Brazil’s new president seeks validation and support from China and the U.S. This presents challenges — and opportunities.
By Marco Rubio
It sounds paradoxical, but President Lula da Silva of Brazil is seeking closer ties with both the United States and Communist China.
Lula’s administration claims he will keep Brazil “firmly [in] the democratic camp.” At the same time, Lula chose to meet with Wang Qishan, a close ally of Chinese Communist Party (CCP) General Secretary Xi Jinping, the day after his inauguration. He then publicly proposed that the Latin American trade group Mercosur establish a free trade agreement with “our Chinese friends.”
Given Lula’s leftist ties, some analysts believe his ambivalence is a smokescreen for a realignment with Beijing. But the key to interpreting Lula’s actions is his stated commitment to reassert his country as an international power, to place it “back on the world stage.” In foreign policy, Brazil’s president will be pragmatic. For now, that means he will take what he can get from both the U.S. and the CCP — so long as it benefits his agenda.
America remains the partner of choice for most countries in our region, and Brazil is no exception. That is why Lula is meeting with the Biden Administration before he visits Beijing. He knows that his people share democratic values with the U.S. and that policymakers in Washington will not threaten their sovereignty like Beijing.
But if America is Brazil’s partner of choice, Beijing is too often seen as the partner of necessity. When Lula needs large amounts of cash and no questions asked, he will turn to China.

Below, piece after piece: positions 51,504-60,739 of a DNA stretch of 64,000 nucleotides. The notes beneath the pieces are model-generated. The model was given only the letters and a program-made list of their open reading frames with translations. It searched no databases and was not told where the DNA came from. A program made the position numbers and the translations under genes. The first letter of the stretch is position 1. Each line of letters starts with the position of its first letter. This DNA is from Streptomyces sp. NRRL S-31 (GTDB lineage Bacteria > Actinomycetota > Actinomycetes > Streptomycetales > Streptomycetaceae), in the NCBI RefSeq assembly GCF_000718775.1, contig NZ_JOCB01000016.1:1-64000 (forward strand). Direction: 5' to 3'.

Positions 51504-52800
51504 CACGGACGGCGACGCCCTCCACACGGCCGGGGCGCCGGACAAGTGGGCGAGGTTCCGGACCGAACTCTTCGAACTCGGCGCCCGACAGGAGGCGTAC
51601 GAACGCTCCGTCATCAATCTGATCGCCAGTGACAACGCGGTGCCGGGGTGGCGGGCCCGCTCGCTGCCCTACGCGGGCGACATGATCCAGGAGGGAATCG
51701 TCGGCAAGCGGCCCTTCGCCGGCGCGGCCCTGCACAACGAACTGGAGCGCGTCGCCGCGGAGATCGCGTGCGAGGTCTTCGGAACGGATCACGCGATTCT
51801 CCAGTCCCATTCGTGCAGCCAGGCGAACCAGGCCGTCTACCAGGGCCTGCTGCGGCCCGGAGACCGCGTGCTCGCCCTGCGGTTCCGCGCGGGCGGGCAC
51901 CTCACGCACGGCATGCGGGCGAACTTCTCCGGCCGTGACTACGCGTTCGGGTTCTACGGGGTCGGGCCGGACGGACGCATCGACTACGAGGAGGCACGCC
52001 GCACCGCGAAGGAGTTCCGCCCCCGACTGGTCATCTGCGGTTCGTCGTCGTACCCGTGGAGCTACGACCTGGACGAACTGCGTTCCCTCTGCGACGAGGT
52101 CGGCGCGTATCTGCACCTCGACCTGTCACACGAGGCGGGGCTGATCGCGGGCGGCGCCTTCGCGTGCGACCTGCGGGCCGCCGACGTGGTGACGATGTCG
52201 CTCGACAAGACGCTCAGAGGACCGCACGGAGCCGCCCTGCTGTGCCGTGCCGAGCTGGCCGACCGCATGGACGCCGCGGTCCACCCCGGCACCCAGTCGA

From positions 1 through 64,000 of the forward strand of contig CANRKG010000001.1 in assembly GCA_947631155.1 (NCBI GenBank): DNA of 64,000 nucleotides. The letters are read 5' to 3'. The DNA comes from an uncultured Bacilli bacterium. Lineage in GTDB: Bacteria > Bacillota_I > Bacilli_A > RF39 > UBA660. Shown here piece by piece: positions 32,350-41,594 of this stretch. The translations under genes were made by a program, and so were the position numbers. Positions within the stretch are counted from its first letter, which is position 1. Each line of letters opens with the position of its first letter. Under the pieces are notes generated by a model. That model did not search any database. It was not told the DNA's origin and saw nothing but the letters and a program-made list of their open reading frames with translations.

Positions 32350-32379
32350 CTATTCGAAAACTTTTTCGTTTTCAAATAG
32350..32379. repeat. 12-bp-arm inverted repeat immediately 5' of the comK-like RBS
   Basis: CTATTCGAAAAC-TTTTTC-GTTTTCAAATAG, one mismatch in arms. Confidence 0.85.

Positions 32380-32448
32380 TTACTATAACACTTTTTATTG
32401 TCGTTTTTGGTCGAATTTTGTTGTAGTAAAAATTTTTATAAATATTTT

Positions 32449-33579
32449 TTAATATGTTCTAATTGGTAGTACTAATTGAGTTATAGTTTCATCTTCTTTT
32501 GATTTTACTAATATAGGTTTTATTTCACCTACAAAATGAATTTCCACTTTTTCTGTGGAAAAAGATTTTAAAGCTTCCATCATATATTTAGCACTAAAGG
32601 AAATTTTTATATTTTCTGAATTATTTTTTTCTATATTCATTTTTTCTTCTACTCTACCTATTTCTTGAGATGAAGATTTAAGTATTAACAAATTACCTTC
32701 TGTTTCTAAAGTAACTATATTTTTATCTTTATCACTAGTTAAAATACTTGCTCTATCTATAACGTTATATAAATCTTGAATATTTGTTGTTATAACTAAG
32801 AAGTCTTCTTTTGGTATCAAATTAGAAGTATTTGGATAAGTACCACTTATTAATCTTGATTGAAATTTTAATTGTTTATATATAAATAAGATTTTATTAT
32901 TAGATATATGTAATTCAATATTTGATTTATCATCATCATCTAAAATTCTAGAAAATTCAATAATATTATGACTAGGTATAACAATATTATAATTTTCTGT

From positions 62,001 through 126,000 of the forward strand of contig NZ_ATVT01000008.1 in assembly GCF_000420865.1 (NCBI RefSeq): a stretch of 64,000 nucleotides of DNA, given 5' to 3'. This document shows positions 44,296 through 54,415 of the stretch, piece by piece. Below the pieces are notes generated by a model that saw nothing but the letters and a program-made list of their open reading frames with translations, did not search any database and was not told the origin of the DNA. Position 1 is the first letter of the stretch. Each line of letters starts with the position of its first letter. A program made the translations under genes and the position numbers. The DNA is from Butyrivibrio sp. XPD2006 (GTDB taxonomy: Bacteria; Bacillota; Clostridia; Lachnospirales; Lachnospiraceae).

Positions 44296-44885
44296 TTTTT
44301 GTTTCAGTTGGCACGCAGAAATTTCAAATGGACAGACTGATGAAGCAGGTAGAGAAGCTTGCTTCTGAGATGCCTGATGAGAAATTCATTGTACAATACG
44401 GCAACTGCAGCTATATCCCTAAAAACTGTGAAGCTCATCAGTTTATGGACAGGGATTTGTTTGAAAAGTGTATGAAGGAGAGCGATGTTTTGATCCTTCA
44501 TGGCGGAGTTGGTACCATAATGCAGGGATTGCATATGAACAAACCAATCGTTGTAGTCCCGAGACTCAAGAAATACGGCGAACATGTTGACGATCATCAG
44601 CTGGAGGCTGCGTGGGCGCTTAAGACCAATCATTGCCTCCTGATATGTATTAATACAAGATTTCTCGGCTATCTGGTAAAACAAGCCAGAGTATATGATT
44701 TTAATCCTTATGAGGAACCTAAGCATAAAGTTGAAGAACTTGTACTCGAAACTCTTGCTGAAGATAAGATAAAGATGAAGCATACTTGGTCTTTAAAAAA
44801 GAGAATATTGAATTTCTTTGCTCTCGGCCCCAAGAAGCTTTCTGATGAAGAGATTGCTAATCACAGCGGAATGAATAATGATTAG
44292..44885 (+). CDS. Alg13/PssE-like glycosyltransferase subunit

This is bad news for everyone in our region. Wherever Chinese companies go, they bring shoddy craftsmanship and horrific labor conditions in their wake. What’s worse, they bring the CCP, which works to expand its political and military influence through everything from infrastructure laced with spyware to mass surveillance systems to secret overseas police stations. The history of China’s economic projects is a history of Beijing holding foreign governments hostage through debt-trap diplomacy.
But while Lula’s openness to Beijing is a mistake, it also reveals the failure of America’s international financing efforts. Instead of offering viable alternatives to Chinese investment, the Biden Administration has used U.S. agencies to force pie-in-the-sky climate goals and woke ideology on people who neither want nor need them.
That will have to change if we are to keep authoritarian regimes from dominating our hemisphere, and now is the time to do it. In his meeting with Brazil’s new president, President Biden must take a firm line, holding Lula to account for his friendliness toward the CCP — as well as other bloody handed dictatorships, like those of Cuba, Nicaragua, and Venezuela. At the same time, Biden must work with Congress to reshape our international financing efforts, so that countries do not feel forced to buy into Beijing’s empty promises.
Only by presenting strength and offering meaningful cooperation can the U.S. avoid the pitfalls and seize the opportunities of the 21st century.